- Kim Stanley Robinson, Red Mars; Blue Mars; Green Mars. A trilogy concerning the colonization and terraforming of Mars. Very realistic science combines with a strong story concerning the likely problems of colonists, personal and cultural clashes, and major ecological concerns to form 3 really strong books. I promised myself that I would only include one entry about Mars, though I have been fascinated by it since my childhood.
- Anne McAffrey, “Dragonriders of Pern” series. Science fiction with fantasy trappings: A colonized planet is cut off from contact with Earth civilization and because of a unique threat (spores from a nearby planet called “Thread”) devolves into a low-tech, feudal civilization. An indigenous lifeform (“fire lizards”) so resemble the dragons of earth mythology (except for size), that they are genetically engineered to be larger and to breath fire–and to use telepathic and teleportational abilities to help ESP-gifted humans fight this threat as “dragonriders.” McAffrey wrote numerous works of science fiction, but it is the Pern books for which the “dragonlady” will always be known best.
- Carl Sagan, Contact (1985). Astronomer and science popularizer Carl Sagan wrote the definitive novel of first contact between earth and an alien species.
- Michael Crichton, Jurassic Park (1990). Highly entertaining cautionary tale about the headlong rush of genetic engineering (going on at breakneck speed in the food industry).
- Walter M. Miller, A Canticle for Liebowitz (1959). A brilliant novel about a cyclic view of history (scientific advance followed by destruction, a new dark ages, a slow climb out and the whole cycle repeats), clashes of religion and government, and the dangers of global nuclear war.
- David Brin, Earth (1990). An ecological cautionary tale of the near future. This is a murder mystery set in 2038 in which the attempted victim is Gaia, the earth itself. Technology is both blessing (it allows truly global village networking that helps find clues and mobilize responses) and bane (it is responsible for the ecological abuse of the planet).
- Ursula K. LeGuin, The Left Hand of Darkness (1969). Tale of an encounter between an emissary of a “normal” society and a society of gender-benders.
- David Brin, Glory Season (1993). Excellent tale of a world settled by radical feminist separatists who have the genetic know-how to create a rural utopia where women dominate and men are only needed tangentially and mostly live apart from women. This is a kind of counter-Handmaid’s Tale in which Brin argues for sexual equality and for societies in which men and women need each other. He demonstrates that it is not only male-dominated societies which can go deeply wrong.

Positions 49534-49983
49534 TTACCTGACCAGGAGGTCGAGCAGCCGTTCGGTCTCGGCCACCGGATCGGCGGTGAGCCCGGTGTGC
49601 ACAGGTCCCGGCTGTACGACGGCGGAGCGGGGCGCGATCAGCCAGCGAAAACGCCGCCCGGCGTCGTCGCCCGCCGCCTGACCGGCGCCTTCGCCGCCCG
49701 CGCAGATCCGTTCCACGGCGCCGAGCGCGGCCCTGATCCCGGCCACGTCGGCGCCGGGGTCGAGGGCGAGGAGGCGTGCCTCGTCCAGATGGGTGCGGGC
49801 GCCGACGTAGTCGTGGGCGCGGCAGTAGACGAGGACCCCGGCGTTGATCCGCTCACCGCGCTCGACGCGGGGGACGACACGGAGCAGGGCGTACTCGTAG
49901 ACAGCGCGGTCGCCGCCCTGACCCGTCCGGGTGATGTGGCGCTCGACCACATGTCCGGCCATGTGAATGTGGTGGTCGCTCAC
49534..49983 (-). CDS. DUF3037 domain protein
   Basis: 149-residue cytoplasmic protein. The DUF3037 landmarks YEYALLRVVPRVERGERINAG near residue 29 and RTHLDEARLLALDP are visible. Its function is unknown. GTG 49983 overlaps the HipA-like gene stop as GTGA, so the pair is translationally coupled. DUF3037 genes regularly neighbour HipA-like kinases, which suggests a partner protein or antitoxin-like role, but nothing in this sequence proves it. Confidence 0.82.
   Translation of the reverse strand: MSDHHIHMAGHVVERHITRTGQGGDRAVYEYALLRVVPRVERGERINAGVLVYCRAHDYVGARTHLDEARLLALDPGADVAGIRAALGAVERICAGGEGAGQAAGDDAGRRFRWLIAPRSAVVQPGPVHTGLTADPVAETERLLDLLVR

- Pat Frank, Alas Babylon (1959). An early cautionary tale of nuclear war. One of the first to question the 1950s propaganda that nuclear war would be easily survivable and winnable.
- Octavia E. Butler, Kindred is a time-travel story that includes painfully realistic descriptions of slavery in antebellum 19th C. America.
- Nancy Kress, Beggars in Spain (1993). A novel of genetic manipulation to create children who don’t need to sleep. In a recession, they are blamed for everything wrong and need to find a sanctuary colony.
- Gordon R. Dickson’s Dorsai novels. They were eventually supposed to form a complete Childe Cycle, but I think Dickson died before the historical prequels could be written. This is a saga of human evolution. The advent of star travel and colonization splits humanity into sub-species: the pure scientists; the people of (fanatical) faith (the “Friendlies”); the mystics and philosophers; and the ultimate soldiers (the Dorsai who, like the ancient Swiss, live on a planet of such barren resources that they are forced to send their sons and daughters out as high-paid mercenaries in the wars of other planets). Eventually, the scattered fragments of humanity must reunite with the fragments having been greatly enhanced. Whether or not one like’s Dickson’s overall saga, his Dorsai novels are really good reads–and he even includes one, Lost Dorsai, about a Dorsai who becomes a pacifist yet still embodies the fierce courage and strength of will of the Dorsai soldiers. It is only now, after Dickson’s death, that we can view the (incomplete) series as a whole. He did not write the novels and short stories in order and was supposed to write a series of historical novels beginning with the 14th C. to go with the science fiction ones.
What have I overlooked? What have I rated too high? What have I not valued enough?